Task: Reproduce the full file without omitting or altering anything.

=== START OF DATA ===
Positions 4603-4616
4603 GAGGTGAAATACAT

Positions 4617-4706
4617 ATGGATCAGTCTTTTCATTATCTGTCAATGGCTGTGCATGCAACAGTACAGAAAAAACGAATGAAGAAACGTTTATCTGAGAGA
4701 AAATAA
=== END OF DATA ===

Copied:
Positions 4603-4616
4603 GAGGTGAAATACAT

Positions 4617-4706
4617 ATGGATCAGTCTTTTCATTATCTGTCAATGGCTGTGCATGCAACAGTACAGAAAAAACGAATGAAGAAACGTTTATCTGAGAGA
4701 AAATAA